I think it is unusual for a bishop to refuse to give Holy Communion on the tongue to someone who is kneeling; I doubt they would demonstrate such judgmentalism at the point of Holy Communion. I suspect such a refusal would be more commonly found among priests (who would probably have the support of their bishop, but we cannot know this).
      God Bless.

    2. Believe me Father, it was a past bishop of this diocese.

    3. David,
      Whichever Bishop or Diocese (whichever parish or priest) acts so, it demonstrates a hostility to their Catholic roots that cannot be good for the Church: without roots we wither and die... vocations will plummet, parishes will close, convents will close, Mass attendance will fall...

  2. Just to add, Father Gary, that lack of respect for the Blessed Sacrament shows when genuflection is omitted - even by some priests & religious. A bow should only be acceptable if a genuflection is not physically possible, even a half genuflection is better than the nod sometimes given

  3. Thank you for posting this, Father. It's a very valuable message. I pray that more people may read this and consider receiving our Lord with the deference due to Him.

  4. Communion in the hand was illicitly introduced into the Church by Cardinal Suenens of Belgium. The abuse soon spread to neighbouring countries. It soon became so widespread that Pope Paul VI wrote the Instruction Memoriale Domini in an attempt to stem the abuse.

    While firm in its reiteration and confirmation of the Church's discipline that Holy Communion should be received on the tongue while kneeling, Memoriale Domini was nevertheless fatally flawed in that it legitimised "the contrary usage" with Indult in places where it had already been illegally established. It also further opened the way for the spread of the abuse by inviting applications from national Episcopal Conferences that desired to establish the practice in places where it was not then present. Before long, every Episcopal Conference in the world was applying for an Indult and the rest is history. The Pope was quite simply universally overruled by the Episcopal Conferences which made use of his tolerance to annul his Instruction. Very soon, and against the law of the Church and the express teaching of the Supreme Pontiff, the faithful everywhere were being denied reception of Holy Communion in the Traditional manner as though it, not the Indult, were the abuse.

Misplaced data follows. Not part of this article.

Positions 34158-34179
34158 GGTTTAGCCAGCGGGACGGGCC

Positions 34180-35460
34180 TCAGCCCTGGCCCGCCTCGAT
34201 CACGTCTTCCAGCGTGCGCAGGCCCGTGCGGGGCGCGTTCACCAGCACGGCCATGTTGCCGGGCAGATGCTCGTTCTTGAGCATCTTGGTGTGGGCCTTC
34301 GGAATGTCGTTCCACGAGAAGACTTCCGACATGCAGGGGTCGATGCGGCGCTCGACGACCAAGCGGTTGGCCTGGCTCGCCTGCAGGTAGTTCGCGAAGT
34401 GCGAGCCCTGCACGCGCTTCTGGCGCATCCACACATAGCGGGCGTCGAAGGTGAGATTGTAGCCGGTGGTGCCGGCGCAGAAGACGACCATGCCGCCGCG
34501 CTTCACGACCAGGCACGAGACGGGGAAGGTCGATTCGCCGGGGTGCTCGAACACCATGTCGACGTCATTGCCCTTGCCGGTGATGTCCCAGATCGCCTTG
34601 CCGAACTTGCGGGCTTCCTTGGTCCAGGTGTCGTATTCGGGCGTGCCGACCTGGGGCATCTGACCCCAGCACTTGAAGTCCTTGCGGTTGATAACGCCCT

And the really tragic thing about it all is that the practice they introduced was not the strict and reverent practice of the early Christians, but the irreverent invention of the Reformation Protestants.

    Bishop Athanasius Schneider, a Patristics expert, deals with the subject at length in his book 'Dominus Est, It is the Lord'. I very much advise all to get a copy of this brilliant work.

    To think that it is the teaching of the Church that even the tiniest particle of the consecrated Host is the full body, blood, soul and divinity of Our Lord. How many billions of particles have dropped to the ground and been trodden underfoot since this abuse was introduced and legalised. It truly beggars belief that prelates and priests have universally adopted so irreverent and dangerous a method of administering the Blessed Sacrament. And I have even touched on the unprecedented sacrileges this practices has facilitated since its inception.

    What is really telling for me is that in the Gospels the only people recorded as laying hands on Our Lord where those who mistreated and crucified Him. I am shocked that this appalling practice was ever permitted even by Indult. We cannot protest enough against it for Our Saviour' sake.